ICS Magazine

NMHC, CRI call carpet top sound insulation choice

October 10, 2001
CRI cites benefits of carpet in noise reduction in multi-family housing.

DALTON, Ga. -- According to the Washington-DC-based trade association, the National Multi Housing Council (NMHC), multi-family housing and apartment communities that include carpet benefit both tenants and building managers by helping to control acoustical and insular conditions.

Because multi-family housing layouts tend to promote open space, which can create noise, carpet is beneficial because it absorbs airborne sound, reduces surface noise and blocks sound transmission from floor to floor, says NMHC (www.nmhc.org), which represents apartment owners, managers, developers, lenders and service providers.

According to the Carpet and Rug Institute (CRI), the national trade association of the carpet and rug industry, carpet is 10 times more efficient than any other floor covering in reducing airborne noises from radios, televisions, video games, computers and people's voices.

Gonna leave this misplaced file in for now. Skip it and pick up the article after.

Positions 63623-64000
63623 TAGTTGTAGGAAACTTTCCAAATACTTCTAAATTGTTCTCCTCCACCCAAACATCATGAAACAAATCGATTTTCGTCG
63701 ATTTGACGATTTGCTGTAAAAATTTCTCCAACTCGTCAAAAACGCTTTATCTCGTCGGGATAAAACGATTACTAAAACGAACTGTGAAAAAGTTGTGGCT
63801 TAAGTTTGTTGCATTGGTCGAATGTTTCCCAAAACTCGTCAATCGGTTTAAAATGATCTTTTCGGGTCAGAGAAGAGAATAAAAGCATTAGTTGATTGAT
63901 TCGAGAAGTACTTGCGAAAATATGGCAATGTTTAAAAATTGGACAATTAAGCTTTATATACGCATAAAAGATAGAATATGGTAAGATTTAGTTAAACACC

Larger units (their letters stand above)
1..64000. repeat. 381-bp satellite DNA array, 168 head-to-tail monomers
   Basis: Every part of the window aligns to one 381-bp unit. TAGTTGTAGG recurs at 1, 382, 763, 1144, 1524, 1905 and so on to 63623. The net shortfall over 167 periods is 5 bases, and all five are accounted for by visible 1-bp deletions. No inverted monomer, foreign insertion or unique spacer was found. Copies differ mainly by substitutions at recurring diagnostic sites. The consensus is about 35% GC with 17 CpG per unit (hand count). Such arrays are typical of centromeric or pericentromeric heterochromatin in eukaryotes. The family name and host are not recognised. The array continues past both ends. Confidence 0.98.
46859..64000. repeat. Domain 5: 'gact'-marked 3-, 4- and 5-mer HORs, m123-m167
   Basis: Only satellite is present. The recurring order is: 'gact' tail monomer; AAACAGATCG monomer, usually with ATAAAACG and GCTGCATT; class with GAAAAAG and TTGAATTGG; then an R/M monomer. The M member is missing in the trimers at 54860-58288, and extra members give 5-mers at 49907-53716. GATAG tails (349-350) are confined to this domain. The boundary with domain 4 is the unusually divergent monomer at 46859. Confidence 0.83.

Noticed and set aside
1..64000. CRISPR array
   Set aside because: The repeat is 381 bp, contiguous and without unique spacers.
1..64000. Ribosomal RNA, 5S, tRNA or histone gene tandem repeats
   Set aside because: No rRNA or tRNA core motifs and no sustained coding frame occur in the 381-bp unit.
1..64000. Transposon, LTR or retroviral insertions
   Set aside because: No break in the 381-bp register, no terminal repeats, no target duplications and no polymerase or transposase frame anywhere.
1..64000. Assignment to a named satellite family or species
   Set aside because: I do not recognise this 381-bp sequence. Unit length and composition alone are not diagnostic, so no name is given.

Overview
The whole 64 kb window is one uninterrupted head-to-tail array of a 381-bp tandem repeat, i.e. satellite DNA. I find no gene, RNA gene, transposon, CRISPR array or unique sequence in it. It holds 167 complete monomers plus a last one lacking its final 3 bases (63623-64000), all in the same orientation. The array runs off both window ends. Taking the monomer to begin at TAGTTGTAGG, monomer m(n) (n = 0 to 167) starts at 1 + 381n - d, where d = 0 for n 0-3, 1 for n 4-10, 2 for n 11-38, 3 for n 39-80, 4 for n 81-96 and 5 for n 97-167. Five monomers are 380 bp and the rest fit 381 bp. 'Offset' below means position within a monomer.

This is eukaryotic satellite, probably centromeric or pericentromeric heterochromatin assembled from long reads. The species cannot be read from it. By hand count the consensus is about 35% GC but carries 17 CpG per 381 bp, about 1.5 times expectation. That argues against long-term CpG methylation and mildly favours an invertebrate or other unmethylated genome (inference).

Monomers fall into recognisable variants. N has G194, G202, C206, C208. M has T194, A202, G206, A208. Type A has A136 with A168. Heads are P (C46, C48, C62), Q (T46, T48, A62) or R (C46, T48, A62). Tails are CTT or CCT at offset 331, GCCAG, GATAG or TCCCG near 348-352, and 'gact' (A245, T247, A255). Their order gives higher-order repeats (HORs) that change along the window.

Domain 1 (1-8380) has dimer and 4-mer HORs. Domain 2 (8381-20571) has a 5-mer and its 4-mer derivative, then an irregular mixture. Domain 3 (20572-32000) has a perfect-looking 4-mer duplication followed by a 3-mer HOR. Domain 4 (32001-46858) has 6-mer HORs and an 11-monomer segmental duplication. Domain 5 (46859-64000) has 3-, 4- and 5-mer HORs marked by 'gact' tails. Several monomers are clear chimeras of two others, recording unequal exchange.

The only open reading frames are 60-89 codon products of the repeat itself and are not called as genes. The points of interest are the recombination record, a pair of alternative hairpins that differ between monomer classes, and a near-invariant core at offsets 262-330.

CRI also points to carpet's effectiveness in absorbing the sound of foot traffic and impact noises and acts as a sound barrier between floors. Using the appropriate cushion under carpet and beneath rugs adds acoustical value to multi-family housing and apartment communities.

CRI also points to the R-value, or thermal resistance, of carpet. While carpet provides multi-family housing units with comfort and privacy, it also provides thermal insulation against extreme heat or cold. This R-value allows carpet to retain heat in cold climates and insulate against invasive heat in warmer climates, which results in reduced household energy costs. The addition of appropriate carpet cushion also enhances carpet's R-value. The higher the R-value, the better the insulation value. With carpet and cushion, the R-value is 2.4, compared with plywood at 1.25 or concrete at 0.10. Typical fiberglass insulation is rated at 3.2.

CRI membership consists of manufacturers representing more than 90 percent of all carpet produced in the U.S., and suppliers of raw materials and services to the industry. The trade association is a source of extensive carpet information for consumers, writers, interior designers, specifiers, facility managers, architects, builders, and building owners and managers, installation contractors, and retailers.

For more information on carpet or carpet cushion, especially the R-value or noise reduction, visit the CRI Web site at www.carpet-rug.com or call (800) 882-8846; or contact the Carpet Cushion Council at www.carpetcushion.org or call (203) 637-1312.